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Copyright © 2008 - 2014 by Andrew J. Morris





A generation which ignores history has no past -- and no future.

Robert Heinlein

History of Society Hill, (Darlington County) South Carolina

Our on-site database does not include an historic photo for Society Hill, (Darlington County) South Carolina, do you have one you would like to contribute? Contact Us!


Biographies:

A Short Biography of Henry McIver

Henry McIver, jurist, was born at Society Hill, S.C., Sept. 25, 1826; son of Alexander M. and Mary (Hanford) McIver; grandson of John E. McIver and of Enoch Hanford, and a descendant of Roderick McIver of Scotland, who came to the Pee Dee section, S.C., shortly after 1746. Henry graduated from South Carolina college, Columbia, A.B., 1846, A.M., 1848; studied law and began practice in Cheraw, S.C., in 1848. He was married June 7, 1849, to Caroline H. Powe. He was prosecuting attorney for the state, and state solicitor, 1853-68, and during the civil war he served as an officer in the Confederate army, being twice wounded at the battle of Hawes's Shop, Va., May 28, 1864. He was associate justice of the supreme court of South Carolina, 1877-91, and was unanimously elected chief-justice, Dec. 10, 1879, which office he declined and was chosen chief justice, Dec. 1. 1891. He died in Cheraw, S.C., Jan. 12, 1903.

From: Twentieth Century Biographical Dictionary of Notable Americans, Johnson, Rossiter, editor




Alexander Gregg Biographical Sketch

Alexander Gregg, first bishop of Texas and 65th in succession in the American episcopate, was born at Society Hill, Darlington county, S.C., Oct. 8, 1819. He was graduated at the South Carolina college, Columbia, in 1838 and practised law at Cheraw, S.C., where in 1843 he joined the Protestant Episcopal church. He studied for the priesthood and was made a deacon June 10, 1846, and ordained a priest Dec. 19, 1847, by Bishop Gadsden. He was rector of St. David's church, Cheraw, S.C., 1846-59. He was elected bishop of the newly formed diocese of Texas in 1859 and was consecrated Oct. 13, 1859, at Richmond, Va., by Bishops Hopkins, Smith, Otey, Polk, Elliott, Green, Davis and Atkinson. He was a delegate to the first Lambeth conference in 1867, and at his suggestion two missionary jurisdictions were set off from his extensive diocese by the general convention of 1874 limiting his jurisdiction to the southern portion of the state with Galveston as the see city. This was subsequently transferred to Austin. He received the honorary degree of D.D. from South Carolina college in 1859 and from the University of the South in 1878. He was a clerical trustee of the University of the South from South Carolina, 1857-59, and a member of the board of bishops, 1859-93. He published History of Old Cheraw (1867), and in the Church Encyclopedia for 1884 a brief sketch of the Church in Texas. He died in Austin, Texas, Judy 11, 1893.

From: Twentieth Century Biographical Dictionary of Notable Americans, Johnson, Rossiter, editor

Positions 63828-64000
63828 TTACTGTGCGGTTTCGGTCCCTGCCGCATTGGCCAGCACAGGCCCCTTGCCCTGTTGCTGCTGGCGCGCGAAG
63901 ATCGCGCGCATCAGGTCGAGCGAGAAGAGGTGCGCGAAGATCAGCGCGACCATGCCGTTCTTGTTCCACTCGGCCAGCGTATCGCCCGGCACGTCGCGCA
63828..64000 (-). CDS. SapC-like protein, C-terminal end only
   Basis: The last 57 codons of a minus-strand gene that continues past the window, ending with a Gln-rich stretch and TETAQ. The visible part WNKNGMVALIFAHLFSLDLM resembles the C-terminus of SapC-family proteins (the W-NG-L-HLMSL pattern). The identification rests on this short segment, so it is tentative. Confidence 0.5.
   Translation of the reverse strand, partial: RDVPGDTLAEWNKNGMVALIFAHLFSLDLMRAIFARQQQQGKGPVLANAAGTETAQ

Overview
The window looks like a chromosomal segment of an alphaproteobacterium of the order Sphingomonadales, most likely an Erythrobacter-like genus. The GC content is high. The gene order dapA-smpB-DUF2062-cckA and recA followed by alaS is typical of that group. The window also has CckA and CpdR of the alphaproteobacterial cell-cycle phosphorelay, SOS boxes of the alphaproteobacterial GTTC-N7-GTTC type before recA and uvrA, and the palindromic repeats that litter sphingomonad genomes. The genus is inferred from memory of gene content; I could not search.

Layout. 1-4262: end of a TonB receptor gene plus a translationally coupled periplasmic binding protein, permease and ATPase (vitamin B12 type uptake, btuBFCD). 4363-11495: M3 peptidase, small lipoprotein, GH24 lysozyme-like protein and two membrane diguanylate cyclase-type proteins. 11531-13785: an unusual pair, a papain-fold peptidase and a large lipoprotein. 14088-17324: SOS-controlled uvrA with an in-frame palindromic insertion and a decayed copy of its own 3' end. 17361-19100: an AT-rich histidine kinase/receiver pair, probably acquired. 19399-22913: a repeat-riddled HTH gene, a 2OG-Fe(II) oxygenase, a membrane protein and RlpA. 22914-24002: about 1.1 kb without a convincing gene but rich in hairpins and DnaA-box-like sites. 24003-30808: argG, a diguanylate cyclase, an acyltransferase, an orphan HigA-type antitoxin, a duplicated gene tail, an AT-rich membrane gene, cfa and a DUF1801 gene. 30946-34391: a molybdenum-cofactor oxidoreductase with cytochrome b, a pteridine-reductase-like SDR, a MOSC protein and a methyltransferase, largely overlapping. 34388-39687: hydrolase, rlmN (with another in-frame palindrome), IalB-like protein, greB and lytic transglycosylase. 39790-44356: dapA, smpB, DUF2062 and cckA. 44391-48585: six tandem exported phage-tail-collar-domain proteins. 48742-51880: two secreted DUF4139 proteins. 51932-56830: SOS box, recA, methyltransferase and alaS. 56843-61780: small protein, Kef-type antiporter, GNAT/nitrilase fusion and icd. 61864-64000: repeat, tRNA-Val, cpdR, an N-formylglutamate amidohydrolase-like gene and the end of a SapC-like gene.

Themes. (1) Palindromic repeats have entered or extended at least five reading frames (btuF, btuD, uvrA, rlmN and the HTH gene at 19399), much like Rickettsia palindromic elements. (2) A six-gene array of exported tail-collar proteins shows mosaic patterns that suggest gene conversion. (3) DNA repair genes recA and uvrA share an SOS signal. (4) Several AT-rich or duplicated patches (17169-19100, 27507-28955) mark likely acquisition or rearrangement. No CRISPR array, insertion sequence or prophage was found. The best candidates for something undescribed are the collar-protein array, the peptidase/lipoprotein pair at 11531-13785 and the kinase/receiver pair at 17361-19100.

A Biography of John McQueen

John McQueen, representative, was born in Robeson county, N.C., in 1808; son of James McQueen. He received a good education under the tuition of an elder brother, the Rev. A. McQueen, a graduate of the University of North Carolina, 1812. He studied law, removed in early manhood to South Carolina and was admitted to the bar in 1828. He settled in practice at Bennettsville; was elected colonel of the state militia in 1833; brigadier-general in 1834, and major-general in 1835, resigning in 1845. He was a Democratic representative from South Carolina in the 30th congress as successor to Alexander D. Sims, deceased, and in the 31st-36th congresses, serving from Feb. 12, 1849, to Dec. 21, 1860, when with the other representatives from his state he resigned. He was a representative from South Carolina in the Confederate States congress, serving from Feb. 22, 1862, to Feb. 21, 1864. He died at Society Hill, S.C., Sept. 13, 1867.

From: Twentieth Century Biographical Dictionary of Notable Americans, Johnson, Rossiter, editor




A Short Biography of jurist McIver henry

jurist McIver henry, was born at Society Hill, S.C., Sept. 25, 1826; son of Alexander M. and Mary (Hanford) McIver; grandson of John E. McIver and of Enoch Hanford, and a descendant of Roderick McIver of Scotland, who came to the Pee Dee section, S.C., shortly after 1746. Henry graduated from South Carolina college, Columbia, A.B., 1846, A.M., 1848; studied law and began practice in Cheraw, S.C., in 1848. He was married June 7, 1849, to Caroline H. Powe. He was prosecuting attorney for the state, and state solicitor, 1853-68, and during the civil war he served as an officer in the Confederate army, being twice wounded at the battle of Hawes's Shop, Va., May 28, 1864. He was associate justice of the supreme court of South Carolina, 1877-91, and was unanimously elected chief-justice, Dec. 10, 1879, which office he declined and was chosen chief justice, Dec. 1. 1891. He died in Cheraw, S.C., Jan. 12, 1903.

From: Twentieth Century Biographical Dictionary of Notable Americans, Johnson, Rossiter, editor








South Carolina Facts:
Tree: cabbage palmetto
Bird: Carolina wren
Flower: yellow jessamine
Nickname: Palmetto State
Motto: Animis Opibusque Parati (Prepared in Mind and Resources)
Area (sq. mi.): 31,055
Capitol: Columbia
Admitted: 23 May 1788






Darlington County Facts:

Seat: Darlington
Established: 1785
Formed from: Cheraws District


Society Hill is situated 51 meters above sea level.



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